Every day, questions arise on how contractors can facilitate their path to CMMC compliance. Our sales team hears these questions as well. Here are the 10 questions they get asked most frequently along with answers vetted by our compliance team.
The documentation for the CMMC model v1.02 states that: “when implementing CMMC, a DIB contractor can achieve a specific CMMC level for its entire enterprise network or for particular segment(s) or enclave(s), depending upon where the information to be protected is handled and stored.”
So, the “enclave model” for protecting CUI is supported by CMMC policies and the security boundary can include only those employees that handle CUI.
You can continue to use platforms like Commercial O365 and Gmail but they must be separated from your compliance boundary and not handle CUI.
If you receive CUI from your prime, it should already be marked as such. You will need to handle the CUI according to the policies and procedures laid out in your System Security Plan (SSP).
If you share CUI with your own suppliers, you’ll want to make sure they have a compliant environment for storing and handling CUI. You also want to make sure you share CUI with the proper encryption according to the procedures stated in your SSP.
My responsibility to my suppliers is that I must comply with the 110 NIST 800-171 controls and be prepared to support the 130 CMMC practices when contracts begin to include CMMC.
My responsibility to my subcontractors is to flow down the DFARS 7012 requirement to them and ensure they meet the 110 NIST 800-171 controls and 130 CMMC practices when they appear in contracts.
The responsibility of my CSP is to ensure we can meet the requirements for cyber incident reporting detailed in DFARS 7012 paragraphs c-g. Additionally, the CSP must also have achieved FedRAMP moderate equivalency.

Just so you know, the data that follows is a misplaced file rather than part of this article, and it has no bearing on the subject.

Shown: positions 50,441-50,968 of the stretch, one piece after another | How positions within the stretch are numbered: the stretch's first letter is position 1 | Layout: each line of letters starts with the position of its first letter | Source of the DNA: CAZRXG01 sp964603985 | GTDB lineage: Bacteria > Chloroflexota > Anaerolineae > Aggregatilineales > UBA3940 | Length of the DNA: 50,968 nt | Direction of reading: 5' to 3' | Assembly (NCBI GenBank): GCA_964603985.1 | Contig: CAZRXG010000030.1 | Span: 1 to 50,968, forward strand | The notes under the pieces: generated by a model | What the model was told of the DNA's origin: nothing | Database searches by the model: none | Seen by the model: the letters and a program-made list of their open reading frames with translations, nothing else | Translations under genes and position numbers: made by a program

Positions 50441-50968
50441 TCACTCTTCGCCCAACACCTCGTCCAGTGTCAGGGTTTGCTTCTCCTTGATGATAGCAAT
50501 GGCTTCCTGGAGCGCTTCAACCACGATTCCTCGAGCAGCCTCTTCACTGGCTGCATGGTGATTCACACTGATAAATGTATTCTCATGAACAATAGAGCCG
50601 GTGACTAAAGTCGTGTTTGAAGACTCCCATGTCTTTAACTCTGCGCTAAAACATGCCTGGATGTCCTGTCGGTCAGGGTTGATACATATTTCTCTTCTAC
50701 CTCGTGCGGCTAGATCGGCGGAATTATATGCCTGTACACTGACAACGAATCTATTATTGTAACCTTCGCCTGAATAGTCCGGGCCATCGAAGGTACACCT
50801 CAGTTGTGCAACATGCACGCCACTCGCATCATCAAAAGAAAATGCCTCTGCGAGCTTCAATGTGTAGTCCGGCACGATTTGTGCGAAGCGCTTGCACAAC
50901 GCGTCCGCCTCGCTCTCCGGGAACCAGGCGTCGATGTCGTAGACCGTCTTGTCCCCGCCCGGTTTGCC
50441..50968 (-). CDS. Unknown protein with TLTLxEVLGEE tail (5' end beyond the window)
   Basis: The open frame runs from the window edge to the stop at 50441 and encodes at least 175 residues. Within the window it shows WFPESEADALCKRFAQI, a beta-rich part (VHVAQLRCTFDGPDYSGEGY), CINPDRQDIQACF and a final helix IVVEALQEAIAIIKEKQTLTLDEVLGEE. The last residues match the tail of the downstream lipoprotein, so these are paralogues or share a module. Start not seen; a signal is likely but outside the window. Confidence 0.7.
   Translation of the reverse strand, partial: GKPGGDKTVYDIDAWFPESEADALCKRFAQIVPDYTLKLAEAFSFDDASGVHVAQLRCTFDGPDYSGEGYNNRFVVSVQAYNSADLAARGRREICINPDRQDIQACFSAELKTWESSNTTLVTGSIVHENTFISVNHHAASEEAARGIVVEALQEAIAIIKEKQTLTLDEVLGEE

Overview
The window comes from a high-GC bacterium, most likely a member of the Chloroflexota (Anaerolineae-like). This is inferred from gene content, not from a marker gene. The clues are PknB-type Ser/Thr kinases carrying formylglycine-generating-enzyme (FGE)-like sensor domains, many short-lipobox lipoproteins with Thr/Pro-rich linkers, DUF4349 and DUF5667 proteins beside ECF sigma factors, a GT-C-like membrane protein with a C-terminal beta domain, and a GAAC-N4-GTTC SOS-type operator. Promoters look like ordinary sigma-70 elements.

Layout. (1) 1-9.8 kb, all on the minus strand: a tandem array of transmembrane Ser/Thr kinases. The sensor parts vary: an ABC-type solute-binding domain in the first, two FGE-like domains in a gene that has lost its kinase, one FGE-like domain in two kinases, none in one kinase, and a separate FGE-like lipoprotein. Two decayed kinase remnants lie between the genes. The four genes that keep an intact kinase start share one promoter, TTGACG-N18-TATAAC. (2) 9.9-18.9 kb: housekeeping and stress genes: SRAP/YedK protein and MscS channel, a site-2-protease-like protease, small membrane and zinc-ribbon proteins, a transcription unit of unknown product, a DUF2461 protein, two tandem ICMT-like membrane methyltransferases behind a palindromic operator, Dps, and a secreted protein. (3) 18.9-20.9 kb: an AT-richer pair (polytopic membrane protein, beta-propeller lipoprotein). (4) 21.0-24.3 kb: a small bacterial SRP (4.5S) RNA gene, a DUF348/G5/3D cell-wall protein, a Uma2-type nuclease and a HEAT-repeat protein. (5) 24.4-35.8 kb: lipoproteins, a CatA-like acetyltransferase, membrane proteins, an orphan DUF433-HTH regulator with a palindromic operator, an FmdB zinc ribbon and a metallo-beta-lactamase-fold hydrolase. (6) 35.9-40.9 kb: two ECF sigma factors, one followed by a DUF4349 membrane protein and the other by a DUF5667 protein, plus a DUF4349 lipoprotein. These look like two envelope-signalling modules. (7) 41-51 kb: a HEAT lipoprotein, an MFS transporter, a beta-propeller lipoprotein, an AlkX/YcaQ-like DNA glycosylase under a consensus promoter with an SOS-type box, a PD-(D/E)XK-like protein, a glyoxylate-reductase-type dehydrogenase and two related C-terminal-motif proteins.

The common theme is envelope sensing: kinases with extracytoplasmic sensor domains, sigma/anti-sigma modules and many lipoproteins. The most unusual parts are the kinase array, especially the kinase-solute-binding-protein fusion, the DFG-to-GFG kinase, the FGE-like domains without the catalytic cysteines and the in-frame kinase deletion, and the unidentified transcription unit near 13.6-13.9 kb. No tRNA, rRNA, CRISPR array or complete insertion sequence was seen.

FedRAMP standards require that any cloud services provider (CSP) storing CUI must address FedRAMP Moderate controls. Most defense contractors are not CSPs themselves, instead they store federal data with a CSP. So, the defense contractor does not need to be FedRAMP compliant but the CSPs they work with do need to meet this level of compliance. Make sure that the CSP you are planning to work with is storing data in a sovereign Continental US “FedRAMP Authorized” cloud or equivalent such as FedRAMP Moderate Baseline.
One option is to replace your existing technologies to support CMMC level 3 compliance. However, an alternative is to maintain your existing systems for non-CUI management and deploy an enclave for CUI so that the information is protected per the requirements detailed in the NIST 800-171 and CMMC controls.
Many small and large defense companies don’t have the inhouse expertise and knowledge required to put their company onto a CMMC compliance path. For these organizations, there are a number of qualified MSPs, MSSPs or consulting organizations who can help.
PreVeil can help connect you with a qualified partner that has been trained by the CMMC-AB.
If you currently have FOUO, you must treat it as CUI and migrate it to a NIST 800-171 and CMMC compliant environment. It cannot remain in noncompliant systems
The company should have a policy in their SSP for handling CUI outside of the compliant network intended for CUI. The policy should include instructions for promptly moving the CUI to the compliant network and sanitizing the CUI from the non-compliant network.
There is some confusion that this event should be reported as an incident to DIBnet per DFARS clause 252.204-7012 but DOD policy states that a cyber incident is defined as a “compromise or an actual or potentially adverse effect on an information system and/or the information residing therein. Assuming the CUI is promptly moved off the non-compliant network it would likely not be considered an incident.
Maturity can be demonstrated to assessors or auditors by showing appropriate and complete documentation for the NIST 800-171 or CMMC controls as well as evidence and artifacts that the controls have been in use over a period of at least 3-6 months.
Have another CMMC compliance question you think we should answer? Just email us at [email protected]